Poet's Box


The Poet's Box Collection

A collection of over 3000 broadsides sold from “The Poet’s Box” in Glasgow.

About The Poet's Box

Broadsides are single sheets, printed on one side on poorer quality paper. Most cost around a penny or a halfpenny and provided reading material for people for whom newspapers were too expensive. They could be poems, songs, occasionally sheet music, recitations and ‘lectures’ or advertisements and were sold by hawkers, pedlars and street criers.

The Mitchell Library’s collection of broadsides known as the ‘Poet’s Box’ takes its name from the shop which sold these items.

About the collection

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Typically, the text of each broadside in this collection is prefaced with the following: “Copies of this highly popular song can only be had in the Poet’s Box, 80, London Street, Glasgow. All kinds of music supplied to order on moderate terms.” Another address sometimes given is ‘The Poet’s Box’, No. 6 St Andrew’s Lane, Glasgow. The Poet’s Box operated from 1849 to 1911.

Matthew Leitch was the proprietor at 6 St. Andrew’s Lane, a narrow street on the south side of Gallowgate, from 1850 to 1858. His son William Munsie Leitch took over from 1859 to 1865, moved from St. Andrew’s Lane and carried on business from various addresses in London Street (London Road) until 1911.

Many of the broadsides are dated and some carry advertisements, not just for printed items but also for commodities such as shoe blacking and ‘soap for lovers’. There were other Poet’s Boxes in Dundee, Edinburgh and, like the one in Glasgow, these sold love songs, sea shanties, parodies and dialogues. It is probable that they earned the title of “poet” by offering to provide verses on order for any occasion – Valentine’s Day, weddings, birthdays and Glasgow University rectorial election campaigns.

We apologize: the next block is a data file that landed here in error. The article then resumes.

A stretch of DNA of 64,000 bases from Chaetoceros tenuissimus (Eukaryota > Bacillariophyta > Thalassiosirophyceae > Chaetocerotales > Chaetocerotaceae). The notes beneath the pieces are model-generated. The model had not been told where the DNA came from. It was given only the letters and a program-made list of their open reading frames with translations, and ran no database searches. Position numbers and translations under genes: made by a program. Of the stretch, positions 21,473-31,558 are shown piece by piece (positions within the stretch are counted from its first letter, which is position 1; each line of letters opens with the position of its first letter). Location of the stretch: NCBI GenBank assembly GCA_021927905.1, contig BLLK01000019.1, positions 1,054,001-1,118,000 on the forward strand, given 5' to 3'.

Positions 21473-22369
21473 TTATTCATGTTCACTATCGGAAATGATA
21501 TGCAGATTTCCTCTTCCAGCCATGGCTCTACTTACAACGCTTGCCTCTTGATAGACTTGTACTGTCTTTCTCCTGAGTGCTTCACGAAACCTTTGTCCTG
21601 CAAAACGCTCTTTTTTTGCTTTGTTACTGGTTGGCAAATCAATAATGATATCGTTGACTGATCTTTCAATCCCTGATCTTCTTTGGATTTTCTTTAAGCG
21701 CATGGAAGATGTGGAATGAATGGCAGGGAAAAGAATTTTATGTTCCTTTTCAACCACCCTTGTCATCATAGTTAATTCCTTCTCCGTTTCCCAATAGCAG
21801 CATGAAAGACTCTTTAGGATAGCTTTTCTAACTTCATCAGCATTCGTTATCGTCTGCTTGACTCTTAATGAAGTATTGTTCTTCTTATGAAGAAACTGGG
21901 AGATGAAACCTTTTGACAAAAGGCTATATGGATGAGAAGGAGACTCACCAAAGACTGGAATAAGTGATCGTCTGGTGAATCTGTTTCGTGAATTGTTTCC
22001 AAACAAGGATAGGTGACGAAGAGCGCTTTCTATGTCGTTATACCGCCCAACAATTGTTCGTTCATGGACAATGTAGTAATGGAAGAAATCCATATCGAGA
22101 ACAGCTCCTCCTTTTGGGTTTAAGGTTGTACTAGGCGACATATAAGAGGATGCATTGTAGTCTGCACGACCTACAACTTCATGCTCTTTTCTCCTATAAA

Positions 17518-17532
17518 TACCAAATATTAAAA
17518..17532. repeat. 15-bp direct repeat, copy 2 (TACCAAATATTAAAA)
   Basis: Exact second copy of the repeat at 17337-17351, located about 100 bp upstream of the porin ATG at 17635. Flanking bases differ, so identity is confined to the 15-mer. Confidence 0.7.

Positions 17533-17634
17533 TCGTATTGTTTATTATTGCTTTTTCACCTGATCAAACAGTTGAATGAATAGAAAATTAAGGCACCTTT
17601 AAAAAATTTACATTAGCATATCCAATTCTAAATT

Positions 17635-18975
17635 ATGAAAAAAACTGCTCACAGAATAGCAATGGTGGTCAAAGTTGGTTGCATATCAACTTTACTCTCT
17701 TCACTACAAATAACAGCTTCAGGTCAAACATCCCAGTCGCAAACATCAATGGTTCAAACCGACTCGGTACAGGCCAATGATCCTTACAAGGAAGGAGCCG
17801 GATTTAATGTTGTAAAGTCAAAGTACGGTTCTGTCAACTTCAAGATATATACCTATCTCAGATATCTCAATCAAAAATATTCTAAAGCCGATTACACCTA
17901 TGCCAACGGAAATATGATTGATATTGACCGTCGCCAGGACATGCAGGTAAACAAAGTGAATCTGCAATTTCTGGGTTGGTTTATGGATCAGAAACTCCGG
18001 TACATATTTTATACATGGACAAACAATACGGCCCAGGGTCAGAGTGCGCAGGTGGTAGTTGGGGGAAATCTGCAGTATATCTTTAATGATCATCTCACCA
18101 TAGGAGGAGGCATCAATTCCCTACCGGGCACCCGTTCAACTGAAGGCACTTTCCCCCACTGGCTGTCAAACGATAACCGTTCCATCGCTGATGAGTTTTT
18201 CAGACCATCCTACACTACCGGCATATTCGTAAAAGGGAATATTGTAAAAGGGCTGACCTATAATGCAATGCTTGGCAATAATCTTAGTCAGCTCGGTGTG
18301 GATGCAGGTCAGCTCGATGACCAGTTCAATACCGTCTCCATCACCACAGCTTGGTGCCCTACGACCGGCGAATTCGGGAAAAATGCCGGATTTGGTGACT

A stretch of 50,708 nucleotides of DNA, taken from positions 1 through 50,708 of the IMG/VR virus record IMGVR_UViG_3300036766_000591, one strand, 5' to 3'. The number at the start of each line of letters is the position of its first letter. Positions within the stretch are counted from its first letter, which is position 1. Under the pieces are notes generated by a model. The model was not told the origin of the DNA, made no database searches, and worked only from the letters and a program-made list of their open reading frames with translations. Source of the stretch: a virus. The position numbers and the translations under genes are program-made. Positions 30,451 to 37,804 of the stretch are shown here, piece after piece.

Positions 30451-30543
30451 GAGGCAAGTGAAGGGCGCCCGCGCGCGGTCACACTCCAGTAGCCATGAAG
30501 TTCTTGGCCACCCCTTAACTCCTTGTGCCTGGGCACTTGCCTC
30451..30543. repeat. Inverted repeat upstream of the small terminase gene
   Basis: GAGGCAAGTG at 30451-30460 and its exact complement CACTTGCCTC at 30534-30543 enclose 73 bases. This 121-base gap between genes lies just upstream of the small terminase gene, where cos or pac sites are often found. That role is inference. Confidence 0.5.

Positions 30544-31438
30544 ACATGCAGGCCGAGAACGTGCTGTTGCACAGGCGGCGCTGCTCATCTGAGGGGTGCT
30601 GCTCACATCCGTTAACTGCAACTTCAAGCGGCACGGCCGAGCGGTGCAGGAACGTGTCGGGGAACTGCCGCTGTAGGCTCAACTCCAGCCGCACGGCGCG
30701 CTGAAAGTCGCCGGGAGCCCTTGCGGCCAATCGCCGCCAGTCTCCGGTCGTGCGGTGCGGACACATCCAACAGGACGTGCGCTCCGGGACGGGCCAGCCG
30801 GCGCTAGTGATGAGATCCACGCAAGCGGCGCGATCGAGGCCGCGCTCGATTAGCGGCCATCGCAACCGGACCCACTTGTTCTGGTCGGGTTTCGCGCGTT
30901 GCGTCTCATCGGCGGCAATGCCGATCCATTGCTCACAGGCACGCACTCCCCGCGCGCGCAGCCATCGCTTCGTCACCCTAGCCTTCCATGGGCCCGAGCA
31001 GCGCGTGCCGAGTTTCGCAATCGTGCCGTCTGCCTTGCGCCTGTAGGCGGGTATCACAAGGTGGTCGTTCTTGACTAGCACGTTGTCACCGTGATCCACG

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Jockie to the Fair 26 July 1851

There was also a ‘Poet’s Box’ in Belfast from 1846 to 1856 at the address of the printer James Moore, and one in Paisley in the early 1850s owned by William Anderson. It is unclear what the connection between the different ‘Poet’s Boxes’ were. They almost certainly sold each other’s sheets. It is known that John Sanderson in Edinburgh often wrote to the Leitches in Glasgow for songs and that later his brother Charles obtained copies of songs from the Dundee ‘Poet’s Box.’ References to Ireland and Irish themes are common in this collection of broadsides, reflecting the mass immigration from Ireland during the years of industrialisation. However, towards the end of the 19th century the broadside was rapidly declining in public favour.

Microfilmed copies of the originals are available in the library, and these include the date of printing. Although a few items have been encapsulated, most of these original broadsides are extremely fragile and can only be viewed at the discretion of the librarian.

Finding Aid

Poet's Box Collection Finding Aid (partial) (PDF, 1.2MB)

Further reading

McNaughton, Adam (1990) A Century of Saltmarket Literature, 1790 – 1890 from Six Centuries of the Provincial Booktrade in Britain”

Shepard, Leslie (1973) The History of Street Literature.

Jennie Renton, Adam McNaughtan, Textualities, 1997.

Bodleian Library. Broadside Ballads Online presents a digital collection of English printed ballad-sheets from between the 16th and 20th centuries, linked to other resources for the study of the English ballad tradition. Includes some Glasgow Poet’s Box.

Vaughan Williams Memorial Library. Includes Glasgow Poet’s Box.

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